Advocacy in a Hurry
November 05, 2007 | Don Duncan
Sometimes, medical cannabis advocates have plenty of time to prepare in advance for an important vote at their City Council or County Board of Supervisors. We can write letters and make phone calls to elected officials, prepare a speech for public comments, and even rally the troops by inviting friends and loved ones to attend a meeting.
In other cases, however, you may have to jump and run when you learn about a challenge or opportunity in your community. That is exactly what happened last week in Orange County, when Supervisor Bates quietly introduced an ordinance that would have prohibited the County from issuing any licenses, permits, or allowances for an activity that violates local, state, or federal law. Nothing in her ordinance mentioned medical cannabis, but if adopted, it would have been a de facto ban on medical cannabis patients’ dispensaries in the unincorporated areas of Orange County. This is a tactic already used successfully in at least two Orange County cities.
County staff failed to realize the significance of Bates’ eleventh-hour proposal for medical cannabis patients until an alert aide in Supervisor’s Norby’s office realized what was about to happen – less than twenty-four hours before the vote! Supervisor Norby has always been a strong supporter of medical cannabis, and asked his staff to contact ASA right away. News reached our office at 3 PM on Monday, October 29. By that time, there were only two hours left in the workday before the Board convened to vote at 9 AM on Tuesday morning.
I left short telephone message for all five supervisors, then followed up with a longer email explaining that regulating collectives was a better option than banning them. I asked them to table the matter until they had a chance to read ASA’s report on the positive outcomes of regulations statewide and review LA County’s year-old ordinance. Then I called a handful of dedicated local advocates to invite them to speak at the Board meeting the next morning. Finally, I used ASA’s Southern California announcement list and new discussion forums to alert the grassroots of the challenge.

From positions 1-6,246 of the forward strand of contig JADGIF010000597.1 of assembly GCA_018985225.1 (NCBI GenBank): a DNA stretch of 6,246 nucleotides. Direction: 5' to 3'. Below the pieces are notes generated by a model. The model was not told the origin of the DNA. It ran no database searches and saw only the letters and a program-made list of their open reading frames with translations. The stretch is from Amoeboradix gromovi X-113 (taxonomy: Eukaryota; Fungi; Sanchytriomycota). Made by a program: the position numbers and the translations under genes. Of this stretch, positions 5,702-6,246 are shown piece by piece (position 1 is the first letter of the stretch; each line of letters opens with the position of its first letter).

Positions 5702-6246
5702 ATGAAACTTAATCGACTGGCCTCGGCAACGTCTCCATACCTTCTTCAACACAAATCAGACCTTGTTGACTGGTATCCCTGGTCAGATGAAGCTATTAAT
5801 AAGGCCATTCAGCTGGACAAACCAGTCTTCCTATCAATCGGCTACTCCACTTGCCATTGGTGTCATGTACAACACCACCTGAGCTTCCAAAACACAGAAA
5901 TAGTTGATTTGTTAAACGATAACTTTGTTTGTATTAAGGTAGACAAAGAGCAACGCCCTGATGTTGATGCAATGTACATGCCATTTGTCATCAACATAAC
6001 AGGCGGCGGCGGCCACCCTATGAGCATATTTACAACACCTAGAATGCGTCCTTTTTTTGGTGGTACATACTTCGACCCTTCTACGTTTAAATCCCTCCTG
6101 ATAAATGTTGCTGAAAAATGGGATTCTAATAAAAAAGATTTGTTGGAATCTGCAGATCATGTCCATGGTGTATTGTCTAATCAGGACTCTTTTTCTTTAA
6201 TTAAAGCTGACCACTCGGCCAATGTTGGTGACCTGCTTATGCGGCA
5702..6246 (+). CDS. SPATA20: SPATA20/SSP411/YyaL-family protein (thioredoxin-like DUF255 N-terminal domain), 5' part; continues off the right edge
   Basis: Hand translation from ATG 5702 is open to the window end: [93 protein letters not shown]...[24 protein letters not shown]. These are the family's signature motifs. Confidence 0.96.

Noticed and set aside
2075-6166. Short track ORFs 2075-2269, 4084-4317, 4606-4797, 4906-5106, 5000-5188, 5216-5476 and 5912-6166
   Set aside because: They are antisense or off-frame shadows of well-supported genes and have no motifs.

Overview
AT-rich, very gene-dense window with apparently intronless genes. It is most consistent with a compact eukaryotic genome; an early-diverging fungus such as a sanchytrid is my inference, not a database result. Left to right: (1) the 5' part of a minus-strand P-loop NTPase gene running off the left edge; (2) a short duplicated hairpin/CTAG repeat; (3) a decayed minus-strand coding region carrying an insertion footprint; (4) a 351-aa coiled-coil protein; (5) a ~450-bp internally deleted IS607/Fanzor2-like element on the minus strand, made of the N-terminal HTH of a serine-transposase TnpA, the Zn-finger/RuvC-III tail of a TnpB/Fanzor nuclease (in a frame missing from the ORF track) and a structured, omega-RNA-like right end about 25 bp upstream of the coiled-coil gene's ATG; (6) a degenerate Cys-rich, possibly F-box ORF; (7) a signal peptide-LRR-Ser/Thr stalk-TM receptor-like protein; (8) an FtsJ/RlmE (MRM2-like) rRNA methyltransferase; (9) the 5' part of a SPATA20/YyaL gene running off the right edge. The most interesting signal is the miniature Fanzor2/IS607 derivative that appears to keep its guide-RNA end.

The other speakers and I were successful in persuading the Board to table the issue for more study, giving us the time we need to sell them on the benefits of regulation. I anticipate Orange County will now follow LA’s lead towards sensible regulations, instead of San Diego’s path of obstruction. That’s good news for patients in Orange County, and a strategic victory for the statewide campaign! As an added benefit, we were able to show some grassroots support for Supervisor Norby, who recently joined ASA in calling on Governor Schwarzenegger to stand up for patients.
The lesson from Orange County is to be prepared in advance to act quickly. Do you know where to find the telephone numbers and email addresses of your local representatives? Most cities and counties have web sites list this information. Do you know what to say if you have to speak at a meeting or to the media? (You can find talking points for issues like these on the ASA web site.) Do you know whom to call to help you out? You could organize a small group of advocates in your city to be a medical cannabis “strike force” that can act on short notice. Your local ASA Chapter is a great place to find your team.
Perhaps the most important thing to do is to make a personal commitment to act in your community when there is a challenge or an opportunity. The outcome in your city or county may depend on whether or not you and your neighbors are prepared to take responsibility for defending patients’ rights and safe access. So get prepared, stay alert, and take action… no matter how short the notice!